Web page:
Ramadan and Health
by Abdul A. Samra. MD. PhD. Chief of Division of Endocrinology. Diabetes and Metabolic Diseases, Wayne State University and Detroit Medical Center
Allah says: “whoever is sick or on a journey may break his/her fast and make up fasting on others days and that Allah wants ease not hardship for us” (Chapter 2:185). Thus fasting of Ramadan is an obligation upon the healthy individual who is not traveling. For others fasting can be “prohibited”, “optional” or “obligatory” depending on the health condition of the person.
Fasting is “prohibited” if there is a risk to the individual, such as an elderly affected by chronic illness requiring multiple medications during the day. Such a person must not fast. Instead, he/she should feed a needy person for each day of Ramadan, if he can afford it.
Fasting is optional for somebody who is generally healthy but who develops a acute illness, such as flu or headache. The individual may fast if he/she can endure it. Alternatively he/she may not fast and make up the missed days after Ramadan.
Fasting is “obligatory” on a person whose illness benefits from fasting, such as type 2 diabetes treated by lifestyle modification “exercise and diet”.
The following recommendations can be used as guidelines. However, a person who is not healthy should seek his/her doctor advice regarding fasting in Ramadan.
Meals, Food and Physical Activity
Have two meals daily with enough fluids particularly at Suhoor. Remember that the early morning meal, Suhoor, is a “Sunnah”. Having Suhoor is essential to maintain fluid balance, especially during the hot weather of August. Avoid excess spices and fried foods. Avoid overeating at diner “Iftar”. If you do not lose weight in Ramadan then you are “overeating”. Have moderate physical activity followed by 30 min rest (relaxation) in the afternoon.
Fasting during Pregnancy and Nursing
A pregnant woman may chose to fast in Ramadan if she feels strong and healthy enough to fast, especially during the early part of the pregnancy. It is recommended that she does not fast during the last few months of pregnancy because the fetus requires a lot of nutrition at that time. It is also recommended that she does not fast in early pregnancy if she develops nausea and vomiting. A nursing mother should not fast since she risks her health and the health of her baby.
Fasting of Children
Fasting under the age of seven isn't advisable. Children may be trained to fast ½ or ¾ of day, etc. Fasting of children is tolerated differently depending on the child’s general health, nutrition and attitude, therefore, children should be treated differently based on their general health and body built.
Fasting of Elderly
An elderly with good health may fast and benefit from fasting. However, an elderly with underweight or with a chronic illness should not fast in Ramadan. Elderly who are not generally healthy should discuss with their physician before they attempt fasting.
Fasting and Medications:
Taking tablets breaks the fast. However, most patients can take their oral medications at “Suhoor” and “Iftar” times. Individuals who feel strong to fast and who are on multiple medications during the day should consult their physician for changing the timing of medication. Many scholar consider that intravenous infusions breaks the fast whereas all other forms of medications that are not taken orally (subcutaneous and intramuscular injections, inhalers, patches, ointment, ear drops and eye drops) do not break the fast, as they are not food and drink.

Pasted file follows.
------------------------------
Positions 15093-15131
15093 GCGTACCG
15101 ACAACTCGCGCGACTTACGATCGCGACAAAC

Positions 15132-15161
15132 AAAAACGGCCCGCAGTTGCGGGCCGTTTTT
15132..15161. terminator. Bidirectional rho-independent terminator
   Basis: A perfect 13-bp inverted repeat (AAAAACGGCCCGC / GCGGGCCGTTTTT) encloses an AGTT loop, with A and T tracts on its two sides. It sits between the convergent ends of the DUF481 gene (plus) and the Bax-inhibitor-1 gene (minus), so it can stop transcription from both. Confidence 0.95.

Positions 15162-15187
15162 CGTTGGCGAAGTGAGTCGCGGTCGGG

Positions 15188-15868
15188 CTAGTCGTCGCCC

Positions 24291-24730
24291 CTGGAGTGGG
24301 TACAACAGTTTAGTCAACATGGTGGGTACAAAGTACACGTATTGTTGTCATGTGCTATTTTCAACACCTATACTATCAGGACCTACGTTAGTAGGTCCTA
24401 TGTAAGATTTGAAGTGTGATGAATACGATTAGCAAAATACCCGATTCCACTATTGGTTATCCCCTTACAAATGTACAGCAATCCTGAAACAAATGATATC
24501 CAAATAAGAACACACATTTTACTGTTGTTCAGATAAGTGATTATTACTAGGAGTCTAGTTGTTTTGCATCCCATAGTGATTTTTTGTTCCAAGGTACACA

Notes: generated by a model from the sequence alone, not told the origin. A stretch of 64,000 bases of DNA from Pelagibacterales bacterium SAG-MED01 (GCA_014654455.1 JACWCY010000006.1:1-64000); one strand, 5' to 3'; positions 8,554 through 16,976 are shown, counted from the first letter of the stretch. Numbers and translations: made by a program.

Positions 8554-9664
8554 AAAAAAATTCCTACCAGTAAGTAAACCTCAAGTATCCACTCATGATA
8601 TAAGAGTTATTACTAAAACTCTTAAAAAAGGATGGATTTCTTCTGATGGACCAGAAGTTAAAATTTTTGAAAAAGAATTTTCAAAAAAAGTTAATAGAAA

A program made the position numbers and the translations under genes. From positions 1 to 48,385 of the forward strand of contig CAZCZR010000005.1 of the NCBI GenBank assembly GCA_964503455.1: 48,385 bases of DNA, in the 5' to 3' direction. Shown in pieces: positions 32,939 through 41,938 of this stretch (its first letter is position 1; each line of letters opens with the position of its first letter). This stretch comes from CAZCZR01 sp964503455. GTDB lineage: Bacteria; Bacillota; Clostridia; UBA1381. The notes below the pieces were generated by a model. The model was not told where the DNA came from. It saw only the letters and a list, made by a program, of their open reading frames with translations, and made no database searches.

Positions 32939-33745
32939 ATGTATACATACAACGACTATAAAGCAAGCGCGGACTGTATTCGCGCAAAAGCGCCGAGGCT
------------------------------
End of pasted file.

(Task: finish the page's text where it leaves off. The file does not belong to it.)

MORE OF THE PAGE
Fasting and Diabetes
Diabetics treated by lifestyle modification or by medications that do not cause hypoglycemia (very low blood glucose) may benefit from fasting and therefore should fast. Diabetics on oral medications that cause hypoglycemia or on insulin injections should not fast until they consult with their physician. Any diabetic who decide to fast Ramadan shall check glucose level whenever he/she feels symptoms of hypoglycemia and shall break fast if glucose level is below 70, such a person shall not fast next day unless a physician is consulted for adjustment of his/her medication dose or timing.
Fasting and Smoking
Smoking is wasteful and seriously bad for health. Ramadan is a great opportunity to change many unhealthy habits, and smoking is definitely one of them.
Fasting and Dehydration
Poor hydration can be made worse by weather conditions, and even everyday activities like walking to walk or housework. If you feel disorientated and confused, or faint due to dehydration, you must stop fasting and have a drink of water or other fluid. Islam doesn't require you harm yourself in fulfilling the fast. If a fast is broken, it will need to be compensated for by fasting at a later date.
Fasting and Kidney Diseas
People who have a history or recurrent kidney stones become at increased risk for stone recurrence during fasting due to dehydration and should not fast. People with advanced kidney disease or on dialysis should not fast.
Fasting and Peptic Ulcers, Heart Burn, Gastritis And Hiatus Hernia
Increased acid levels in the empty stomach in Ramadan aggravate the above conditions. Avoid spicy foods, coffee, and Cola. Consult your physician for preventive therapy.
Fasting and Other Chronic Disease
People with stable chronic diseases (heart, lung, liver, etc.) may fast; they should consult their physicians for the potential risk. Generally, people requiring multiple oral medications during the day should not fast.